Distance from subject???

Discussion in 'Photography Beginners' Forum' started by kitkatdubs, Oct 5, 2015.

  1. kitkatdubs

    kitkatdubs TPF Noob!

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    Okay so here's my question. I understand aperture, ISO, and shutter speed. But I am trying to figure out is distance from my subject. For example, if I'm shooting a family of 4 at a f/1.8 ; how far away from them do I need to stand in order for them to be in focus?

    Also, what the ideal f/stop for shooting 1 person, 2 person, 3 persons etc- so everyone is in focus? I seem to always be getting someone out of focus in my photos at a low f/stop. I have see DOF calculators, but they just don't make much sense to me.

    Today, I am shooting my first maternity shoot and want to make sure that her whole body is in focus... so would I use the focus points and JUST focus on her face or would I use the focus points that focus on all of her body??

    Thanks so much!!


     
  2. astroNikon

    astroNikon 'ya all Bananas I tell 'ya Supporting Member

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  3. KmH

    KmH In memoriam Supporting Member

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    How far depends on the focal length of the lens you're using.
    You also need to consider the point-of-focus distance as it relates to depth-of-field.

    Few maximum aperture f/1.8 lenses deliver their sharpest focus at f/1.8.
    Generally the lens needs to stopped down 2 or so stops before the lens will produce it's sharpest focus.

    A Stop
    A stop of exposure is a fundamental photography concept.

    A 'stop' is a doubling (2x) or a halving (0.5x) of the amount of light that reaches the recording media, be it film or an electronic sensor.

    Since exposure is a triad of adjustments (shutter speed, ISO, lens aperture) you can change 1, 2 or all 3 of the triad settings.

    If you want 1 more stop of exposure (brighter) you can adjust just one of the 3 by 1 more stop.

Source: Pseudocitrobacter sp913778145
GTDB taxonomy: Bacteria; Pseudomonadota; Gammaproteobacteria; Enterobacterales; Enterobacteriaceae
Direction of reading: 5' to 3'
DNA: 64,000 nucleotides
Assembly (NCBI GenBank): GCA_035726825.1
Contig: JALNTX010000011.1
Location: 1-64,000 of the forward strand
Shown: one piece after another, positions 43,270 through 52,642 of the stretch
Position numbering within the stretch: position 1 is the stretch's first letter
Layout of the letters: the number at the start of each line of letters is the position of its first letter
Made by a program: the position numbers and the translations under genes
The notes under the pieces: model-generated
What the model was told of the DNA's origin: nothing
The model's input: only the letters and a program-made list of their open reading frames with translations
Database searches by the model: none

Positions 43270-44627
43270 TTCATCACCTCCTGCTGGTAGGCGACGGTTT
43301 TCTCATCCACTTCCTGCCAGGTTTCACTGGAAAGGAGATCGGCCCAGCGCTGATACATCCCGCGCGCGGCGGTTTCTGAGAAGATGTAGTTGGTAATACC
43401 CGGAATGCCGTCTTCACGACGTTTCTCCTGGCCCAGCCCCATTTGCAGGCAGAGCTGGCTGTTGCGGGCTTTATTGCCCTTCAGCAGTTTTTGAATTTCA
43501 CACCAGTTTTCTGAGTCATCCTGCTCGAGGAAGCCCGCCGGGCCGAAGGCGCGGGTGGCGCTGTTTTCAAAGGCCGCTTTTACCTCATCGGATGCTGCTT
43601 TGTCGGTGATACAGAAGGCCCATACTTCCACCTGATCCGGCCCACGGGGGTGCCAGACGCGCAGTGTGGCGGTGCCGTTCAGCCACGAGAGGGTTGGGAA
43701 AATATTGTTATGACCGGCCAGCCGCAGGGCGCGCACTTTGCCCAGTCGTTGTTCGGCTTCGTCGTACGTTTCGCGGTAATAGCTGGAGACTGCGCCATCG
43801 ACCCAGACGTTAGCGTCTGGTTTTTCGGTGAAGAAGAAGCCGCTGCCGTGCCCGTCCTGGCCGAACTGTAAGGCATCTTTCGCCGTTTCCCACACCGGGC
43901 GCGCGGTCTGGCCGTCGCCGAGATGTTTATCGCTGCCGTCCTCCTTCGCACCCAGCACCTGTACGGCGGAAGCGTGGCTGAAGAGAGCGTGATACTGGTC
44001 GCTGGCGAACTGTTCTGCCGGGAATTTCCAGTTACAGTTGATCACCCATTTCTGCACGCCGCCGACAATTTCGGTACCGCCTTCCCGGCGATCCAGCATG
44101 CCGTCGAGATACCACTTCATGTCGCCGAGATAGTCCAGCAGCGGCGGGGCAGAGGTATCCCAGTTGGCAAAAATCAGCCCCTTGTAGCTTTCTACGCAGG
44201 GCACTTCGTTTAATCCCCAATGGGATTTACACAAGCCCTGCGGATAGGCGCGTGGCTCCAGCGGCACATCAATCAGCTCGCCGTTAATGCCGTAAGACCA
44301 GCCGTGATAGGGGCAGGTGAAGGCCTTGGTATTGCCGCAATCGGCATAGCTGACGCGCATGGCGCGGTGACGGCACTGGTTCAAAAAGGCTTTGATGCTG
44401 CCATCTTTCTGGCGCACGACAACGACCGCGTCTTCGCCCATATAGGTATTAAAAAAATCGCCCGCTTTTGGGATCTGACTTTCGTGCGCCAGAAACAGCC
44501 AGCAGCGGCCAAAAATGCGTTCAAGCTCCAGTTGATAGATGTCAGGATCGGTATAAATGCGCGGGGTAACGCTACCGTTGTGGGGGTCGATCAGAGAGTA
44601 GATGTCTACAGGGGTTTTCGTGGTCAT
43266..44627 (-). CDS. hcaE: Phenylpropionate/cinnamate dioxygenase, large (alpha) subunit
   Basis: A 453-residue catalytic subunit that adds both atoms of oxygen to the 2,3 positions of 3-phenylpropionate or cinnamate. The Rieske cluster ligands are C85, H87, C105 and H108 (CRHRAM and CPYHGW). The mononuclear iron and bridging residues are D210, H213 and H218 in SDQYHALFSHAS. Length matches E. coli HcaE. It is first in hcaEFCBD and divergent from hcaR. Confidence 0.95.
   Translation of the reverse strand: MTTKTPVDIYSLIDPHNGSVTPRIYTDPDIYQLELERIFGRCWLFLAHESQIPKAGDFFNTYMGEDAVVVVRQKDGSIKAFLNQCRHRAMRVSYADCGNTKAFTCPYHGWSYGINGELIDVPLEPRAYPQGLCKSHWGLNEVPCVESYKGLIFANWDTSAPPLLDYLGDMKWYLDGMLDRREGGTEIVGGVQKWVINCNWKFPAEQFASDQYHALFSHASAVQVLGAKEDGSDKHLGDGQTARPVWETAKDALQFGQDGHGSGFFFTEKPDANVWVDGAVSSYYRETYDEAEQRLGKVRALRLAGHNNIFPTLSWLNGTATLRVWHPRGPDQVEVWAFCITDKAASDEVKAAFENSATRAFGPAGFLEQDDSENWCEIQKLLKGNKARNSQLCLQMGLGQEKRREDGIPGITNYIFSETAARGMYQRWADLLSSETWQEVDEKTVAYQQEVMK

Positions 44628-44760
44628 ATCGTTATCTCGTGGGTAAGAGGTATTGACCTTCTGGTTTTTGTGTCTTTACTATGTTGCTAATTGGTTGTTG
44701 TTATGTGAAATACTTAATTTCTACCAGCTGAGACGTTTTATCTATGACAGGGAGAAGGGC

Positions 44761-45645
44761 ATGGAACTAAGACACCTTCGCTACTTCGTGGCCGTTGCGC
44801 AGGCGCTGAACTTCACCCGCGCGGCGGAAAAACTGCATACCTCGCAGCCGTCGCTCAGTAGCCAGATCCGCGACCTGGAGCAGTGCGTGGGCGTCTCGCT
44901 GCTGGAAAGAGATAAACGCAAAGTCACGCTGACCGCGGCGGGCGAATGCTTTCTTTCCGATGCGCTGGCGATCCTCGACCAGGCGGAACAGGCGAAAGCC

Or, you can change 2 of the 3 by 1/2 more stop each for a net gain of 1 stop of exposure.
    Or, you can adjust all 3 by 1/3 more stop for a net gain of 1 stop of exposure.

    You can also change the triad of settings and have no change in the exposure.
    If you change 1 of the 3 settings by 1 stop more exposure and change a 2nd setting by 1 stop less exposure the net change is zero.
    Suppose you subtracted a stop of shutter speed to help stop subject motion, you could add a stop of lens aperture to keep the exposure the same. However, adding a stop of aperture will also affect the total DoF by a small amount. So, if you don't want the DoF to change you would add a stop of ISO instead, however, adding a stop of ISO will increase by some amount the image noise in the photo.


    Note: DSLR cameras are set by default to adjust the exposure settings in 1/3 stop increments.
    Most DSLR cameras let you change that to 1/2 stop or 1 stop increments.
    However, the advantage of 1/3 stop step increments is more precise control of exposure.
     
  4. astroNikon

    astroNikon 'ya all Bananas I tell 'ya Supporting Member

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    but at f/1.8 on a 50mm lens
    in a nikon crop camera

    and you want to get 3 people deep at say about 4 feet deep of focus
    you'l have to be about 21 feet away
    assuming you Focus on a subject that is essentially in the middle of that 4 feet deep of focus.